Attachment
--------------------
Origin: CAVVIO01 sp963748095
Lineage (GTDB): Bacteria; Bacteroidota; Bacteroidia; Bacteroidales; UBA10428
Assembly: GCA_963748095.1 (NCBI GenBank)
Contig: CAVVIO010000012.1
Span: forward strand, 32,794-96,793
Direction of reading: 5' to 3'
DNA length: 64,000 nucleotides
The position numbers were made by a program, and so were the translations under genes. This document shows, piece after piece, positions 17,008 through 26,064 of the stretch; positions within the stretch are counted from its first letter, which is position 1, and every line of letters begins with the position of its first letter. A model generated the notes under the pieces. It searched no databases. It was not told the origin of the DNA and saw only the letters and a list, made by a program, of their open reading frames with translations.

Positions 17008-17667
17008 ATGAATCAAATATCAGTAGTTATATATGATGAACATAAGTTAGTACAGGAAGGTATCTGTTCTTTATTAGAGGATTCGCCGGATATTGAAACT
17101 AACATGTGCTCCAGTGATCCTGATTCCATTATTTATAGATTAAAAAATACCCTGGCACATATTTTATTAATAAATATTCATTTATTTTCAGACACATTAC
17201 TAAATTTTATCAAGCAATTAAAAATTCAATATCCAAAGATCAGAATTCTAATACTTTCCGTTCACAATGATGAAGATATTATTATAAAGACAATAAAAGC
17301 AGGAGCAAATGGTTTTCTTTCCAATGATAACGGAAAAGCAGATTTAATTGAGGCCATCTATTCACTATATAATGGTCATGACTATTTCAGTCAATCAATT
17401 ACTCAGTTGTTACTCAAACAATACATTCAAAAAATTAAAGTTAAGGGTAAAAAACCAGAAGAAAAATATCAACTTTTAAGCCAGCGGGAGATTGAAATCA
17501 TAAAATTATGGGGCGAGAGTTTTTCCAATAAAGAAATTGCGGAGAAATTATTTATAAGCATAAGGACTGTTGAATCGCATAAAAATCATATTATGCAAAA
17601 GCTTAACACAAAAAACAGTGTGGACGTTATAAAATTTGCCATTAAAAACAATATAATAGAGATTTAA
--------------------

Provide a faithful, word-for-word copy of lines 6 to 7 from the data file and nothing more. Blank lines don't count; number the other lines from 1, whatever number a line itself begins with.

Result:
Direction of reading: 5' to 3'
DNA length: 64,000 nucleotides